Facing the Bosporus, the Sadberk Hanım Museum in Istanbul's Sarıyer district displays its appealing jewel collection of Ottoman-era accessories and daily items embellished with diamonds, rubies and other precious stones
Glittering gold and silver objects studded with precious gems have always been one of the most eye-catching manifestations of imperial splendor. The portraits of sultanas or queens decorating museums and palaces all around the world reflects their penchant for jewelry set with diamonds, emeralds, rubies and other precious stones. In the Ottoman era, these were a revelation of how exquisitely crafted accessories were a source of flamboyance and power.
English aristocrat and wife to the British ambassador to the Ottoman Empire in the 18th century Lady Mary Wortley Montagu, remembered today for her travel letters, wrote these lines following her dinner with an Ottoman sultana in 1718, "I was very glad to observe a lady that had been distinguished by the favor of an emperor, to whom beauties were every day presented from all parts of the world ... Round her neck she wore three chains which reached to her knees: one of large pearl, at the bottom of which hung a fine colored emerald, as big as a turkey-egg; another, consisting of two hundred emeralds, closely joined together of the most lively green, perfectly matched, every one as large as a half-crown piece, and as thick as three crown pieces; and another of small emeralds, perfectly round." Her words were enough to imagine the extensive use of gems and precious materials in that period.
Jeweled gold, silver, mother-of-pearl or ivory belts were the essential accessories of the Ottoman woman. Chokers and long necklaces were also worn by Ottoman ladies.
Sultans and sultanas did not just wear jewelry. A variety of objects such as belt buckles, writing boxes, pen cases, spoons, coffee cup holders, mastic jars, sherbet cups, pocket watches, fans, fly whisks, tobacco pipes, snuff boxes, brooches and even slippers were embellished or made of gems.
Early this month, Sadberk Hanım Museum, a waterfront mansion in Sarıyer, introduced its rich jewel collection from Ottoman times, either used or worn by palace people. The majority dates from the late Ottoman period, but they cover a time span from the 17th century to the 20th century. Some items in the collection were produced in Europe, while others are locally produced. A clear distinction can be seen between the work of court artists and ordinary craftsmen while looking at glimmering pieces.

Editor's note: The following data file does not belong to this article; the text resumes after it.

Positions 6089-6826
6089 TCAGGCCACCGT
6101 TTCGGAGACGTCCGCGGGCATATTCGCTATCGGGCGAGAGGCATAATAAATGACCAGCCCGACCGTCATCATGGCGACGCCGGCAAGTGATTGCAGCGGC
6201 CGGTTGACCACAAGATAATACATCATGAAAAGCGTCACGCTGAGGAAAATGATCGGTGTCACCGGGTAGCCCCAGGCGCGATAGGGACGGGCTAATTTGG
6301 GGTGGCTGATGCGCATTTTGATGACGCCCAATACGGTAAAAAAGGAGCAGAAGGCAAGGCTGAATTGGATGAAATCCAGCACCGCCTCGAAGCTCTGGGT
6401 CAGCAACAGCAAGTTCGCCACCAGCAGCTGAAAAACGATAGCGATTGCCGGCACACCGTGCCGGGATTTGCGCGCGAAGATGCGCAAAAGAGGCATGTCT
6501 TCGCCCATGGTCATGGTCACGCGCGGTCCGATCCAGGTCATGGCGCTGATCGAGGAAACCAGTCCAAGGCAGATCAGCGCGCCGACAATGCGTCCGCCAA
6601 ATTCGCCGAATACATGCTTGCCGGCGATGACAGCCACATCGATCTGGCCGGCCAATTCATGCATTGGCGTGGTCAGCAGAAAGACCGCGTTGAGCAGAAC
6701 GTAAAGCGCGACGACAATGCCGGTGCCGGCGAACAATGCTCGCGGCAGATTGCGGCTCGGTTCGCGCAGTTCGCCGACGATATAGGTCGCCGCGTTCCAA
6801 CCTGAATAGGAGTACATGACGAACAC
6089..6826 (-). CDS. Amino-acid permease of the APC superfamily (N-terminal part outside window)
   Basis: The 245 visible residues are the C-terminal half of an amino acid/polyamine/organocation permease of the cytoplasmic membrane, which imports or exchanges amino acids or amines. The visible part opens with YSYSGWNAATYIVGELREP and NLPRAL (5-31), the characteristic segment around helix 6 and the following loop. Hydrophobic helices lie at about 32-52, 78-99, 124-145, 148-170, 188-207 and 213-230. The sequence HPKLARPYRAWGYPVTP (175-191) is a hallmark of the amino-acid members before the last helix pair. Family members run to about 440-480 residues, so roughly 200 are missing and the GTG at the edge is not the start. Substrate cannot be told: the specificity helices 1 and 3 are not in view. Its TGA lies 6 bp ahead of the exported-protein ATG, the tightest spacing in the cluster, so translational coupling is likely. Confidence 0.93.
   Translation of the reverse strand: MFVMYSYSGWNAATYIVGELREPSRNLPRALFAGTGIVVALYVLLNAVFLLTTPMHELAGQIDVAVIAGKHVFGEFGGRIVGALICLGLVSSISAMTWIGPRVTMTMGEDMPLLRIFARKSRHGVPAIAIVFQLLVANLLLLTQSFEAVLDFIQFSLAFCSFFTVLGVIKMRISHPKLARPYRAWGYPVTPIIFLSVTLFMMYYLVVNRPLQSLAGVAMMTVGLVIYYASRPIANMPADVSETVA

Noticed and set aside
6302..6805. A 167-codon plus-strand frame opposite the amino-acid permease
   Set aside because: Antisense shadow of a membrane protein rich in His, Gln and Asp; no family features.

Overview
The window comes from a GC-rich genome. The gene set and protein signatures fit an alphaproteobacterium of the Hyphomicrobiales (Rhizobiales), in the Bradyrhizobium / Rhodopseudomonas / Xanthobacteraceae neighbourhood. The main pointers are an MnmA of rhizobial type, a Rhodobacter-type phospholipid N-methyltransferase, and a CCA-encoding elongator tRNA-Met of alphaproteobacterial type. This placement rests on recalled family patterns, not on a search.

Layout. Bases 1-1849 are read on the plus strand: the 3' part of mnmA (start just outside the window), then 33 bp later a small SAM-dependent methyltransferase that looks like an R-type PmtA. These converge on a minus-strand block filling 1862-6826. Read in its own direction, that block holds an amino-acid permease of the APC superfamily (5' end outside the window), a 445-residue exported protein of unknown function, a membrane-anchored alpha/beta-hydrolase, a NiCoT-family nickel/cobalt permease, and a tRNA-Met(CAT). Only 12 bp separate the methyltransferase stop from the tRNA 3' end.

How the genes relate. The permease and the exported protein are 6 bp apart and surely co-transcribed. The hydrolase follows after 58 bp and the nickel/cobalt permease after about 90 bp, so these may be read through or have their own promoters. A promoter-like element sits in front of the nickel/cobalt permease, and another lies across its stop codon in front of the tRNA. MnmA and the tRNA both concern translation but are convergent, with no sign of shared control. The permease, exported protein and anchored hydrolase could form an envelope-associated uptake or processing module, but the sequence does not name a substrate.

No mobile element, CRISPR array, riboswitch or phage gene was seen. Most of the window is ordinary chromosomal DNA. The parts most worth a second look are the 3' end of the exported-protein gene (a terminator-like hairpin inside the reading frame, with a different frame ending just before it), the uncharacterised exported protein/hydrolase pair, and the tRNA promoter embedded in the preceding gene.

Among the collection's outstanding items is a bag that used to belong to a palace treasurer in the 19th century. Covered with red velvet, the bag has silver appliqués with an Ottoman Tughra on its surface. It is said that such bags were designed to keep the Harem's jewels.
Snuff boxes are amongst the items visitors must investigate. Most of them were presented to statesmen or emperors as gifts. One of them illustrates Istanbul's landscape, featuring Tophane-i Amire, Kılıç Ali Pasha Mosque and vessels on the sea.
The museum collection then brings a pocket watch made in Switzerland in the early 20th century. Shining with enamel and diamonds, the watch is an example showing that many daily items became luxury pieces at the palace. During the reign of Sultan Abdülhamid, a medal embellished with diamonds and rubies used to be given to women who showed outstanding service.
Probably the most interesting pieces are the cup holders. The palace servants used to serve a cup of coffee in glittering holders. By doing so, a sultan's hands would not get burnt. Visitors also came up with hand-held fans made of peacock and ostrich feathers. Known as "titrek" and "zenberekli," Ottoman pins are also among the collection pieces.
Aside from the surviving jeweled objects themselves, archive documents, the writings of Ottoman authors and foreign travelers, contemporary paintings and miniatures demonstrate precious metals and gems adorning items ranging from book bindings to costumes in Ottoman culture. Celebrating the 35th anniversary of Sadberk Hanım Museum, the collection will remain on display until May 31.
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